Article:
Managing your device's battery
Managing your device’s battery and energy costs
As the cost of living crisis continues to be impacted by soaring fuel costs, we have taken a look at the energy consumption of our devices. A common concern is that a laptop with a poor battery life will consume more energy or that a smartphone left charging overnight will cost the consumer more.
However, it turns out that charging your device shouldn’t cost you very much at all. With current energy prices and normal use (9 hours a day), it will cost you between £2.40 and £10.00 a year to keep powering your laptop.
This website shows you exactly how much your device costs to charge based on its model and the energy consumption given by the manufacturer.
If you want to find out more about how these costs are calculated, there’s a great article by Ecocost on exactly how much energy your laptop uses, and how this is calculated. The average laptop uses 65 watts at full power, and over a monthly period will cost you very little to charge (less than £1).
But what if my laptop has a dead battery?
If your laptop has a dead battery it won’t cost any more to keep using it. The device knows the battery is dead and will not try to charge it, so your laptop will use the same amount of power as if the battery was fully charged.
How to help your battery last longer!
There are things you can do to help your device's battery last longer whilst saving on energy. Read our tips below or book in for a one-to-one session with us to learn more about how to set up your laptop in the most efficient way (more details at the end of this post).
Battery setting settings on a Windows 10 operating system
Here are a few examples:
1. Change your sleep settings
When your laptop goes to sleep it uses less energy. You can save battery by lowering the idle time before your laptop goes to sleep. For example from 15 minutes to 5 minutes.
2. Lower your screen brightness
The screen on a laptop or phone can use a lot of power if it’s at full brightness, up to around a quarter of the total power used. Try making it less bright, while also making sure you can still see it comfortably.
3. Make use of battery saving mode
Most devices, including your smartphone, will have an inbuilt battery saving mode. This will lower your screen brightness and reduce background activity helping you save battery power. Devices will normally have this set up to turn automatically once your battery reaches a certain level. For example Windows 10 laptops will enter ‘low power mode’ when the battery life is at 20%.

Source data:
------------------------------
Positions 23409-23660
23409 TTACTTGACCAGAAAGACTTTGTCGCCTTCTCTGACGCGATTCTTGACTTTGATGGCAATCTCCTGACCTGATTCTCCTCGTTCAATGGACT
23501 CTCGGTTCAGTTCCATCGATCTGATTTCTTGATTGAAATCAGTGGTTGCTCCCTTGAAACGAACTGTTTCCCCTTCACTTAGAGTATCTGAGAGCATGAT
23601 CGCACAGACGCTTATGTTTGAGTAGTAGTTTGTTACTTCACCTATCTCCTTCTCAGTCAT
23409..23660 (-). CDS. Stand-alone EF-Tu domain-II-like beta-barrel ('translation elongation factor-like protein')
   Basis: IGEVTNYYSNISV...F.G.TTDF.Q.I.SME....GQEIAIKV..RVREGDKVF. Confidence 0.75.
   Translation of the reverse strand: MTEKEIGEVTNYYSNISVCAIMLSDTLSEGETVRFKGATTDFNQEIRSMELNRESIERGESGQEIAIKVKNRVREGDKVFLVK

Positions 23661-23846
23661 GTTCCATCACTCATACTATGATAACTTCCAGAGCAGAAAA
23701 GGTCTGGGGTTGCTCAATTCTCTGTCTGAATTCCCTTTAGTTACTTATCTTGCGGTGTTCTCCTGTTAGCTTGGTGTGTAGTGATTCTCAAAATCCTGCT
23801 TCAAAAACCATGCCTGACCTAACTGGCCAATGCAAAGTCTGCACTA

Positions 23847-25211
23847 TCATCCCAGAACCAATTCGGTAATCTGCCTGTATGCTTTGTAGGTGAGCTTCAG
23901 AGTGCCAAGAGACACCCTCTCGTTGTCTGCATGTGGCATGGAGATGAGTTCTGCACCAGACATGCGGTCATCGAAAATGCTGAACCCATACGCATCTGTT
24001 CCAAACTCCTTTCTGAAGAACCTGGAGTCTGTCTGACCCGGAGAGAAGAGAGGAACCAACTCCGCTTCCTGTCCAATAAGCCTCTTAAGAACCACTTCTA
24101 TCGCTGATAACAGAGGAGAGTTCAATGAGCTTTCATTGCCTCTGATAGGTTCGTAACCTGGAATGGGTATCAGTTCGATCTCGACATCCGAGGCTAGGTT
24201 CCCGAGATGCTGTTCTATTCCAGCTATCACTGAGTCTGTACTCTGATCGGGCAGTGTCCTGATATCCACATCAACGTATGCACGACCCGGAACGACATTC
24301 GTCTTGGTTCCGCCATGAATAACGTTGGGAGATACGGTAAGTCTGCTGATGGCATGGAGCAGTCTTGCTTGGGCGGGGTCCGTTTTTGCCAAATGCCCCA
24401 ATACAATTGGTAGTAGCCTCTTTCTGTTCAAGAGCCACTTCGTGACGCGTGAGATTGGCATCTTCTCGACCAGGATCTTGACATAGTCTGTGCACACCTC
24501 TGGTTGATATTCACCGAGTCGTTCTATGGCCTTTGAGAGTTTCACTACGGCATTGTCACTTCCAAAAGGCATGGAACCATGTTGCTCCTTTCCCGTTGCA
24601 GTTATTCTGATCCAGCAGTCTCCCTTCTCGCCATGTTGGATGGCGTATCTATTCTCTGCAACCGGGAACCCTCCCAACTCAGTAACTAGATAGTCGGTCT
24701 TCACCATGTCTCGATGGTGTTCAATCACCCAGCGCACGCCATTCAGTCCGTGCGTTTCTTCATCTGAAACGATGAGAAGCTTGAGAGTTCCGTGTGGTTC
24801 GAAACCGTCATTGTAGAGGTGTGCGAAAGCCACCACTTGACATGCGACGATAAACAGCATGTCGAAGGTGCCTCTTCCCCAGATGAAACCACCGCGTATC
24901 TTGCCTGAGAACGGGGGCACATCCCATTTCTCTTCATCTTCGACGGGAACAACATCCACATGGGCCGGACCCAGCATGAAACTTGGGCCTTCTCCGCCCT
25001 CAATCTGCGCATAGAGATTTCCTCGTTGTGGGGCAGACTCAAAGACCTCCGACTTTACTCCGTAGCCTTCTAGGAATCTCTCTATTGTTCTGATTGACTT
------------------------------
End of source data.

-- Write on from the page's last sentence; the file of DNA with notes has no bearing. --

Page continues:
4. Keep your laptop cool
Laptop fans use power and turn on when needed. They’re required more when there is less ventilation around the device, e.g. when the laptop is sitting on soft furnishing or bedding. Try moving your device to a desk or a table to encourage air to flow through. This will reduce the amount of electricity required to cool the laptop.
5. Turn off bluetooth
If you don’t use it, turning off bluetooth on your device will save some power. You can also turn off wifi if you’re not using the internet to save even more energy.
6. Turn off your device and keep it unplugged
Most laptops continue to use electricity when completely turned off and still plugged in. Despite using less electricity, Off mode can actually use more electricity than Sleep mode per day due to the extended period of time that the laptop is in that mode. So, to save energy, remember to unplug.
7. Turn on optimised charging
Newer tablets and smartphones often have optimised charging built in. This means that if you charge your device at a similar time each day, for example overnight, it won’t fully charge your device until you are likely to unplug it. If you put your phone on charge at 11pm each evening, the device won’t charge past 80% until near the morning when you are likely to unplug it, using less energy.
If you would like support with setting up your device to get the most out of your battery, and lower energy costs, get in touch and we can book you in for a Device Quickstart Session.
Learn more here: https://www.communitytechaid.org.uk/device-quickstart